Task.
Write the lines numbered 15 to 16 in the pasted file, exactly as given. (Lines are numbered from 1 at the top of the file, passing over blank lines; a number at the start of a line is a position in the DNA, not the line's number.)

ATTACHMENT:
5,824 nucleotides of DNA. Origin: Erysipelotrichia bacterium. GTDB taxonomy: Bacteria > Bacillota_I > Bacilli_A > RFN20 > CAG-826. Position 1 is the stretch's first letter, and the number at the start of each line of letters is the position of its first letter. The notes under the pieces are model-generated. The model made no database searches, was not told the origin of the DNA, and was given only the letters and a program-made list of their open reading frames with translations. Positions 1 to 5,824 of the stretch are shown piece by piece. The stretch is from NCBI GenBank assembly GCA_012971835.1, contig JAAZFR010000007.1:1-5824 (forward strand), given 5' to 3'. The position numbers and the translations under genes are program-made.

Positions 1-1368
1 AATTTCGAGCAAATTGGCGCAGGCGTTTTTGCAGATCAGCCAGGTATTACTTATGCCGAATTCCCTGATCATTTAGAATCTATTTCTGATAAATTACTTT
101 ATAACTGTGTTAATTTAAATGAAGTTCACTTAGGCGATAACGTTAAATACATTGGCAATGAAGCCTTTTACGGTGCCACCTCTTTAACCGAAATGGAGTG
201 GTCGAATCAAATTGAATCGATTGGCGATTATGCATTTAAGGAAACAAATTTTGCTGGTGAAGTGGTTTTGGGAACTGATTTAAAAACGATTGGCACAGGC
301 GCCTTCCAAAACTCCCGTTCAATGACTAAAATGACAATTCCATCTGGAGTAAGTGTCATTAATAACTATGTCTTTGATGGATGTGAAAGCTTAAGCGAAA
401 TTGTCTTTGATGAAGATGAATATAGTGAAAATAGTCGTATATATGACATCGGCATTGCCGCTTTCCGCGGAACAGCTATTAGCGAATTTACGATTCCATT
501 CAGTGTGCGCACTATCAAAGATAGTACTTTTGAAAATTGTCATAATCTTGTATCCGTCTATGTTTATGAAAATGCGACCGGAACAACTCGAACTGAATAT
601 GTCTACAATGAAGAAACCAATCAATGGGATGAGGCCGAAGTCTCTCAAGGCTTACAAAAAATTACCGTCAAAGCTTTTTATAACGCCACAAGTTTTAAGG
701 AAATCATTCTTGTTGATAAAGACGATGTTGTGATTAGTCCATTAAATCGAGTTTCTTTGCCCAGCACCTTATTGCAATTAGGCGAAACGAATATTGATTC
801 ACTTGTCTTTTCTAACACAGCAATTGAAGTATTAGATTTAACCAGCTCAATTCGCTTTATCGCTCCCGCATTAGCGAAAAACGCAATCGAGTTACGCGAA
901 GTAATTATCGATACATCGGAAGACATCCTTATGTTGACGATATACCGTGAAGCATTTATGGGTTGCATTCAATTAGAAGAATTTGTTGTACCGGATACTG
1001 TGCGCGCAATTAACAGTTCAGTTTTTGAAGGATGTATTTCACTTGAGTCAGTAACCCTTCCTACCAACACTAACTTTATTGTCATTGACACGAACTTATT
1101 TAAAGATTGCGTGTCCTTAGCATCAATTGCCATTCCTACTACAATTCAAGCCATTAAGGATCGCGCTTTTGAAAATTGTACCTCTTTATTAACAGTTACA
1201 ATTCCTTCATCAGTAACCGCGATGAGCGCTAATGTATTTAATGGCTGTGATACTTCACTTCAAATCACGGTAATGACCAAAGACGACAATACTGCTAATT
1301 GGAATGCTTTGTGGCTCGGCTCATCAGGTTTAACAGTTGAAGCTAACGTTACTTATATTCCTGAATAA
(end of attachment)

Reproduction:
1201 ATTCCTTCATCAGTAACCGCGATGAGCGCTAATGTATTTAATGGCTGTGATACTTCACTTCAAATCACGGTAATGACCAAAGACGACAATACTGCTAATT
1301 GGAATGCTTTGTGGCTCGGCTCATCAGGTTTAACAGTTGAAGCTAACGTTACTTATATTCCTGAATAA